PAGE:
Thursday, March 16, 2006

Is Boulder The Future of America?

As many of my close friends and colleagues already know, I have been slowly developing this theory that the future for a progressive America depends on the successful activism of citizens working hard in Boulder County. This blog is not the place to outline the specifics, but here is the general idea:

Recent national trends have tried to portray a red and blue state map, with the blues in the Northeast, the West Coast, and the Upper Midwest, while the rest of the country is red, with The South one of the brightest shades of Republican-red. To gain national majorities, progressives are trying to calculate where in the country our best chances are for change from red to blue or even - going in small steps - purple?

There's much talk about a 50-state strategy, which totally makes sense to me, but anyone who pays attention to these things knows that states like Colorado and Montana have recently started electing more progressive state legislatures, and the Governorships out West are now dominated by Democrats.

Boulder is the "new-money" financial and intellectual capitol of this Rocky Mountain region, and when you throw techno-entrepreneurialism into the mix and think about where creative ideas for functional uses of emerging technologies will come to fruition, especially for the good of progressive causes, Boulder stands out.

Of course, there are many other outposts in the Rocky Mountain region, and the nation as whole, where advanced developments in political techno-entrepreneurialism will advance the cause of the progressive agenda. But my theory holds that in and around Boulder is where this "idea capital" mixes with real dollar capital like never before, and that the positive effects of this politico-techno-entrepreneurial capital are starting to show here in Colorado country.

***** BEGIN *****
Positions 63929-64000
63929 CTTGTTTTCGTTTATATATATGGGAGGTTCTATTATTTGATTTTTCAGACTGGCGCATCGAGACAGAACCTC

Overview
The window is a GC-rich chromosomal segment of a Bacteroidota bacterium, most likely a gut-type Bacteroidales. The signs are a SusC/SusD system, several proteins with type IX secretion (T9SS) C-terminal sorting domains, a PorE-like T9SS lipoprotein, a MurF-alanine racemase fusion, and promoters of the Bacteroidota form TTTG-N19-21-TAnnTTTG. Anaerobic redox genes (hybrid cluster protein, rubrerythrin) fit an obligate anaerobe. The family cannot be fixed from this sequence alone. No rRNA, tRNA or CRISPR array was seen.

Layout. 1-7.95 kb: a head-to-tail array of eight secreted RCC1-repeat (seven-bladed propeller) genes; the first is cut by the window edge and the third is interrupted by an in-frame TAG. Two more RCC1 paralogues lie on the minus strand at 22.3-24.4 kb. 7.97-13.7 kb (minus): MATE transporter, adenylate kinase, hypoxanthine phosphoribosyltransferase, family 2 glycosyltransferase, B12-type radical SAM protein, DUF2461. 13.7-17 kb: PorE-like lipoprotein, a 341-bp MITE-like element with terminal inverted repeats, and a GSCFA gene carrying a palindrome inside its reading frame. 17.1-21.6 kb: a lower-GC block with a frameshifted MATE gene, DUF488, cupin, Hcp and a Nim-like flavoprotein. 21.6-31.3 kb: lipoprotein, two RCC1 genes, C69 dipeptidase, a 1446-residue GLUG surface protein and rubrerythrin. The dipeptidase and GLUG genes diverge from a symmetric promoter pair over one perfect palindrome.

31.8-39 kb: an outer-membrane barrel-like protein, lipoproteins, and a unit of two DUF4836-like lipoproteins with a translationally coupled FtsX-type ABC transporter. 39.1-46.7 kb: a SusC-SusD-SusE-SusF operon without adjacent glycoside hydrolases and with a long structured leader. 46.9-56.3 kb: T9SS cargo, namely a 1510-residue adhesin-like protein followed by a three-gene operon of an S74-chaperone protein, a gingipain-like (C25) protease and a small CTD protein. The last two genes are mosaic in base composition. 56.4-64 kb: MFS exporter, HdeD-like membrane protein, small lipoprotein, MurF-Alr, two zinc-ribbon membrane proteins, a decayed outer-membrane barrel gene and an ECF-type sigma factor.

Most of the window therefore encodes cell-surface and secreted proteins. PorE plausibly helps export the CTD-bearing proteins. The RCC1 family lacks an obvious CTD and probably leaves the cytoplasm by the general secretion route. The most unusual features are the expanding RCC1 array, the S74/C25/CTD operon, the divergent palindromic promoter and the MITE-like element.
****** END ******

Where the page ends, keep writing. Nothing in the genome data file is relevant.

The Christian Science Monitor published an article today that pretty much says the same thing, or at least gives an overview of some of the recent shifts. Entitled "Once-Republican Rockies now a battleground," the article starts off:
Streaks of blue are turning red-state Colorado as purple as its mountain majesties.

Liberal hues began to multiply in 2004, when Democrats seized control of the general assembly for the first time in 30 years. They intensified last fall, when voters loosened TABOR, a government- spending chastity belt long extolled by fiscal conservatives. This year, Colorado's color wheel is downright dizzying, as a bill to ban public smoking heats up the legislature.

This is Marlboro country?

The state's transformation from Rocky Mountain redoubt for conservative values to a proving ground for progressive policies is yielding more competitive elections here - and offering Democrats across the country a model for resurgence.
You can read the whole article here.

Disclaimer: I am not one to overplay the relevance of Boulder on the national stage, and like most Boulderites, have problems with the sense of self-importance that permeates the open landscape here. Rather, in this case, I'm just trying to approach the political dynamic in the USA from an intutive angle while observing the obvious change. I would be writing this if I lived in Hawaii too.

UPDATE: My favorite quote from the article: "It's become more liberal in aspects of health." You gotta love it.

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